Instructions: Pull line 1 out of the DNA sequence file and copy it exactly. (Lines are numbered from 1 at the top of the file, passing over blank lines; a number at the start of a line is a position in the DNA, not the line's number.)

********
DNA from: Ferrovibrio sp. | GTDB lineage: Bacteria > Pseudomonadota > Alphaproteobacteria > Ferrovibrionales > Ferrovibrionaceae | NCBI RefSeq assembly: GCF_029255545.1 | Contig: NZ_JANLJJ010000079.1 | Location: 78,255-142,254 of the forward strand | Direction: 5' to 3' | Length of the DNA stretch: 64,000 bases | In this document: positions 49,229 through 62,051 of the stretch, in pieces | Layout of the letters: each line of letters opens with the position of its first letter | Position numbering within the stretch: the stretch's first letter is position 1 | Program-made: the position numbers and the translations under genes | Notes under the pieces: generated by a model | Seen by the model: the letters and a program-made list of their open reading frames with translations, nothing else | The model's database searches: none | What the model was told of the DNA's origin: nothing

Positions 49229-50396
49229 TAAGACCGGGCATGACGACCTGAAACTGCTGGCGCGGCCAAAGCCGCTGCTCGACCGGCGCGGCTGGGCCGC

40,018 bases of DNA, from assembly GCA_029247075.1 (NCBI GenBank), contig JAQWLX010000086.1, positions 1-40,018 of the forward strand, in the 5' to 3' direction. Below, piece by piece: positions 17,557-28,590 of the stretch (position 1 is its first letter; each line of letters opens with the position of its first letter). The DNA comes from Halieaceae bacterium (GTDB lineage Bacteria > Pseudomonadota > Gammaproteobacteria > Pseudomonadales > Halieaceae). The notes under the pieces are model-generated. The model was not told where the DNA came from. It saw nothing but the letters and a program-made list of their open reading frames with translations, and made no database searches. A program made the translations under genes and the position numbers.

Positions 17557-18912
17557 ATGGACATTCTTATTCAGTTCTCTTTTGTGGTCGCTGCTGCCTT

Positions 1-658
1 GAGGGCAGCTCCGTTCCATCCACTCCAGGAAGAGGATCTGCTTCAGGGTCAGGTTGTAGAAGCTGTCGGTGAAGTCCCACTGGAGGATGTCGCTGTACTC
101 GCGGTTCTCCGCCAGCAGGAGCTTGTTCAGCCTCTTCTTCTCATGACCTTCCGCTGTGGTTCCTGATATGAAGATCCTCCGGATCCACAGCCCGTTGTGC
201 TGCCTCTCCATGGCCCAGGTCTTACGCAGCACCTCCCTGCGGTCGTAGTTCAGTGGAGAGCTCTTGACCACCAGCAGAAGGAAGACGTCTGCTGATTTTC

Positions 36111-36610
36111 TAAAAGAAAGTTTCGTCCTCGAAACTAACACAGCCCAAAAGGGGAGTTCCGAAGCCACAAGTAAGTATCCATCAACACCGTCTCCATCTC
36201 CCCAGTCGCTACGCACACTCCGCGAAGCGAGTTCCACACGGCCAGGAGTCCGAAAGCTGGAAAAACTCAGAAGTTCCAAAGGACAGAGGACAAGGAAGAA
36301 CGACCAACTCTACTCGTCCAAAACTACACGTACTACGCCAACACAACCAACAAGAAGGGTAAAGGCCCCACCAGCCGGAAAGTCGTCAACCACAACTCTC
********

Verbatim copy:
DNA from: Ferrovibrio sp. | GTDB lineage: Bacteria > Pseudomonadota > Alphaproteobacteria > Ferrovibrionales > Ferrovibrionaceae | NCBI RefSeq assembly: GCF_029255545.1 | Contig: NZ_JANLJJ010000079.1 | Location: 78,255-142,254 of the forward strand | Direction: 5' to 3' | Length of the DNA stretch: 64,000 bases | In this document: positions 49,229 through 62,051 of the stretch, in pieces | Layout of the letters: each line of letters opens with the position of its first letter | Position numbering within the stretch: the stretch's first letter is position 1 | Program-made: the position numbers and the translations under genes | Notes under the pieces: generated by a model | Seen by the model: the letters and a program-made list of their open reading frames with translations, nothing else | The model's database searches: none | What the model was told of the DNA's origin: nothing